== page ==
The World Series starts tonight, and so this morning, Dan delivers his customary "human interest" piece
on a character associated with said World Series. Ladies and gentlemen, prepare to learn about Tigers manager Jim Leyland!
There's no computer on his desk. Jim Leyland doesn't spend a lot of time looking at spreadsheets and percentages. He is not a numbers cruncher and he probably wouldn't last long in a room with Bill James, Billy Beane, and Theo Epstein.
If this article doesn't show up on Fire Joe Morgan
sometime in the next day or two, I'll think those guys have fallen asleep at the switch. This is the kind of stuff they live for. "Jim Leyland doesn't like numbers! Computers are evil! He's nothing like those stathead dorks Billy Beane and Theo Epstein, who actually know how to turn on a computer and operate Microsoft Excel! What a waste of time!"
I have no problem with the fact that Leyland isn't a stats guy. He's a successful manager who's gotten more public compliments from his players in the last few days than I can remember any other manager getting. And, to use what seems to be a favorite expression of the Red Sox FO, "there's more than one way to skin a cat."
What I do have a problem with is Dan's derisive tone. He's probably been saving that snarky line since the A's were eliminated. I'm surprised he managed to restrain himself until today.
He'd be gone even quicker if they were gathered in a non-smoking room. Leyland's got to have his Marlboros.
Time for me to climb up on my soap box. There is nothing folksy and charming about chain smoking, Dan, so stop writing about it as if it's some kind of running joke. I keep seeing this line about Marlboros in pretty much every article about Leyland, and I don't know why the media is treating it as if it's something really cute and quirky. Chain smoking is a sad and disgusting addiction. Leyland's need to constantly smoke is not only terrible for his own health, but is polluting the air around him and putting others at risk. I'm sure that in this hypothetical meeting Dan speaks of, Theo and the two Bills would be quite grateful if Leyland takes his Marlboros elsewhere so they don't get cancer from the secondhand smoke.
End of sanctimonious nitpick. Back to the article.
He doesn't have a Francona bone in his body. He's a manager, not a baby sitter. If Manny Ramírez quit on him, he'd call him out. Or he'd quit himself.
I know exactly where this dislike of Francona came from: it's a nasty comment Tito made about Dan in Seth Mnookin's book in which he told Dan he'd lost all respect for him. You and me both, Tito, although I don't know if I ever had any respect to lose in the first place.
Also, once again, Dan makes insulting generalizations without all the facts. How does he have any idea what the dynamic between Francona and the players is? Does he really think Francona is a glorified baby-sitter? And what is this assumption that Manny quit on people? I keep seeing this thrown around (mostly in the Globe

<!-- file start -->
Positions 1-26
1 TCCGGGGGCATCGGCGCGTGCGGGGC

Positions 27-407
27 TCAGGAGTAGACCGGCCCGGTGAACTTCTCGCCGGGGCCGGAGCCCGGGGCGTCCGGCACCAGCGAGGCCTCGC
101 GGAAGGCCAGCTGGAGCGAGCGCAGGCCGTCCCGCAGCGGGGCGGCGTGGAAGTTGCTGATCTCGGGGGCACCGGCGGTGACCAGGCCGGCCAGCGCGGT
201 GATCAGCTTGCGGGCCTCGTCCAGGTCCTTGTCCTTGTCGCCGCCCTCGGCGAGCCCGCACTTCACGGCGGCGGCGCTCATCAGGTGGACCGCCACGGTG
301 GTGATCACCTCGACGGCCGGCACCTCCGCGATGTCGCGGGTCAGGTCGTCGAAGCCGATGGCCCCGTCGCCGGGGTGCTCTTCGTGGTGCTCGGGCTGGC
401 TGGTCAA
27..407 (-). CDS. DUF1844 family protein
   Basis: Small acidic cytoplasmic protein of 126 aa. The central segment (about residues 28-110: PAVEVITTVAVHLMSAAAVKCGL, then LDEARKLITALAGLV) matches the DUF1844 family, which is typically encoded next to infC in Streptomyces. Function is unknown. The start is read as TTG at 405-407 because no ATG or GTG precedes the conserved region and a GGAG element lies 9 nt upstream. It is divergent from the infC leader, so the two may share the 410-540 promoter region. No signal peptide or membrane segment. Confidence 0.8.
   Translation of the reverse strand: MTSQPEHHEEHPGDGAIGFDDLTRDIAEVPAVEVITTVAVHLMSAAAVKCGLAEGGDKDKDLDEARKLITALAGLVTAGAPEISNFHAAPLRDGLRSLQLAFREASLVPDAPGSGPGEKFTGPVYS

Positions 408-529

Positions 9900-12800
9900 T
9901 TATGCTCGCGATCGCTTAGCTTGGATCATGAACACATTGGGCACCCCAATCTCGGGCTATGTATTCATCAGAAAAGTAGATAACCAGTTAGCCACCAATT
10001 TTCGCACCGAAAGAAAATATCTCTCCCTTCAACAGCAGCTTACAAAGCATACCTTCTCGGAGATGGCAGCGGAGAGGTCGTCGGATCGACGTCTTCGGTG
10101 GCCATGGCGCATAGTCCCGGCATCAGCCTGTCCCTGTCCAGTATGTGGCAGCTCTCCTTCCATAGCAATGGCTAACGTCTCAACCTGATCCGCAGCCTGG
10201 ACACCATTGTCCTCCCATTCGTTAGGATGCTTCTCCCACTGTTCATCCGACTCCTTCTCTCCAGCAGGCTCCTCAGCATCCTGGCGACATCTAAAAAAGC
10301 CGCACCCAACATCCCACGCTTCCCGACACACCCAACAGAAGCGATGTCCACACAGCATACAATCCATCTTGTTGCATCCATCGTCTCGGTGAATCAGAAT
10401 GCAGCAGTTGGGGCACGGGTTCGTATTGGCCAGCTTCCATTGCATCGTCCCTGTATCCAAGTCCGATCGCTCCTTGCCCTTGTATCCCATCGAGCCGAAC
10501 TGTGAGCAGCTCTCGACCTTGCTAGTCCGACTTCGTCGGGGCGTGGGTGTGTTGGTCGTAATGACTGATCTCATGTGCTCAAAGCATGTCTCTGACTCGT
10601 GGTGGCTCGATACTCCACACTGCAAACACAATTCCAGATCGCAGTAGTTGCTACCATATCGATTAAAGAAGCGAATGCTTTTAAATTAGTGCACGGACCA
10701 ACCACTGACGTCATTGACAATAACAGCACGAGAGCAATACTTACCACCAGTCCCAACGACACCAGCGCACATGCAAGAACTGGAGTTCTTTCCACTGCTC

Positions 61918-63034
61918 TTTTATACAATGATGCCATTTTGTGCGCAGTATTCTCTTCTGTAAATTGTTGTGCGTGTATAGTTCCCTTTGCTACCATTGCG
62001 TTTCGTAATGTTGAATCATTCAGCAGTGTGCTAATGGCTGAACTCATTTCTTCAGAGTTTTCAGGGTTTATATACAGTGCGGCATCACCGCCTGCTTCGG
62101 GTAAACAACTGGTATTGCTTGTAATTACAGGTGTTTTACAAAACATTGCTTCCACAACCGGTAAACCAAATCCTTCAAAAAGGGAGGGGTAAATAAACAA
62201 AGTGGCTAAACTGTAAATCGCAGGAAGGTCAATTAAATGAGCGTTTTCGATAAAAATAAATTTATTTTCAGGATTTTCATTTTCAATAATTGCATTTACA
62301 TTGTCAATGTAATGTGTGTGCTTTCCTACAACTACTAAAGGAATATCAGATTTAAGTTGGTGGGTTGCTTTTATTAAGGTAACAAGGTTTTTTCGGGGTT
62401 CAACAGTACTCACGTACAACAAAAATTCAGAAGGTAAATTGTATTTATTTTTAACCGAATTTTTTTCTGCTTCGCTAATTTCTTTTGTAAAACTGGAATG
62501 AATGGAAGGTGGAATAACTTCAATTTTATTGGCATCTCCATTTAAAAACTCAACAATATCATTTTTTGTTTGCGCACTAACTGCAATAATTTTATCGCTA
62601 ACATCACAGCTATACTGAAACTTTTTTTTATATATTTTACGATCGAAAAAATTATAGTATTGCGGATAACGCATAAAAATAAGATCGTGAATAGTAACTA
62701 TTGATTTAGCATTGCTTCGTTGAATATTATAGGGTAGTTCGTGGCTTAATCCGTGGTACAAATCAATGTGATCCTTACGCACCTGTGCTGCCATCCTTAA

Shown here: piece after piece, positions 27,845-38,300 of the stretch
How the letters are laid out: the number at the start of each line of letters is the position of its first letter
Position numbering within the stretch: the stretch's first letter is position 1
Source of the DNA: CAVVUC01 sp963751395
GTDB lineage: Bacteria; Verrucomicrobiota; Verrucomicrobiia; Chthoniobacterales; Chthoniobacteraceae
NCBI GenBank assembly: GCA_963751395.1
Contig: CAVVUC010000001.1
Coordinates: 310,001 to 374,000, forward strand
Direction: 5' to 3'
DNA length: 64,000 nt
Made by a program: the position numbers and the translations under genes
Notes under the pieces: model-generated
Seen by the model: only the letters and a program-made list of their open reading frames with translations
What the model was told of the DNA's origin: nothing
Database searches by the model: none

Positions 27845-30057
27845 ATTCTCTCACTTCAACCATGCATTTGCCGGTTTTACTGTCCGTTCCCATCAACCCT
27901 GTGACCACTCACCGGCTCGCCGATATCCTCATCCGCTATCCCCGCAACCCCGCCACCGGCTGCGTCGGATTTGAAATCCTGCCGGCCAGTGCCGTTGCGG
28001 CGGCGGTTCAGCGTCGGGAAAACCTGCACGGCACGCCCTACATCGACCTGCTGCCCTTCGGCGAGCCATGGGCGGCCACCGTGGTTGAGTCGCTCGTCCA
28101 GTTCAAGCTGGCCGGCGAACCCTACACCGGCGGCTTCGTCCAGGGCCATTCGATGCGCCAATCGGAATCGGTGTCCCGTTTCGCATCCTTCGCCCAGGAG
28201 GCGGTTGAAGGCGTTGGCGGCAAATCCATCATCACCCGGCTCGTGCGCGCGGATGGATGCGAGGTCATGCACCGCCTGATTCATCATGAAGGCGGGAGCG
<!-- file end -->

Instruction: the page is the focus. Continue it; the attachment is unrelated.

, it's important to note) and I haven't seen a single shred of substantive proof for any of it.
He's a little uncomfortable in the eye of the storm. Earlier in the week, when the Tigers were waiting for the Cardinals and Mets to finish their National League Championship Series, Leyland said, "I don't photograph very well. I'm tired of everybody saying I'm craggy, Marlboro man and all that [expletive]. My wife thinks I'm good-looking. When I look in the mirror, I think I look a lot younger than in my pictures [he's 61]. You guys are doing a horse-[expletive] job."
This is a great quote. Especially the last sentence.
He's had the golden touch throughout this postseason. Rookie pitchers in big games? No problem. Alexis Gomez as DH? The guy hit a homer and knocked in four runs. Pulling a starter in the middle of a count? Tough toenails. This isn't about tiptoeing around egos of big-league ballplayers.
Another indirect shot at Manny and Francona. I'm already dreading the end of the World Series, when the offseason really kicks into high gear and we're forced to read pages upon pages of pure speculation as to what teams are going to do because the media really has no clue. I can already see what the theme of the Globe
coverage is going to be.
It was a high school moment on a big-league stage, rare in this cynical century.
The phrase "cynical century" as uttered by Dan Shaughnessy is so ironic it's making me nauseous.
His Tigers swept the Cardinals in three games in June, outscoring the Redbirds, 21-13. Naturally, he says that means nothing.
It doesn't. It's called a "small sample size." It means "this data set is not good to use in predicting future outcomes, because it could be the product of random chance." Perhaps that's too geeky, though.
Leyland's brother, Tom, is a Catholic priest. His wife, Katie, is well versed in Red Sox lore. His teenage daughter, Kellie, toured Boston College when the Tigers played at Fenway in August and Leyland might be at The Heights for parents weekend in a few years. But right now there's a World Series to be won for a town that deserves something good.
First of all, where's the mention of this son that was brought up a few paragraphs ago? You know, the one whose baseball team Leyland used to coach? And second, what in the world does the last sentence of the paragraph have to do with the first three?
At this hour, Jim Leyland and the 2006 Tigers are the best story in baseball.
Yeah, they are, and I'm rooting for them tonight. But I'm tired of hearing about what a great story they are. Last year, Ozzie Guillen and the White Sox were a great story. The year before that, the "cursed" Red Sox were everybody's favorite. The year before that. . .okay, you get my point.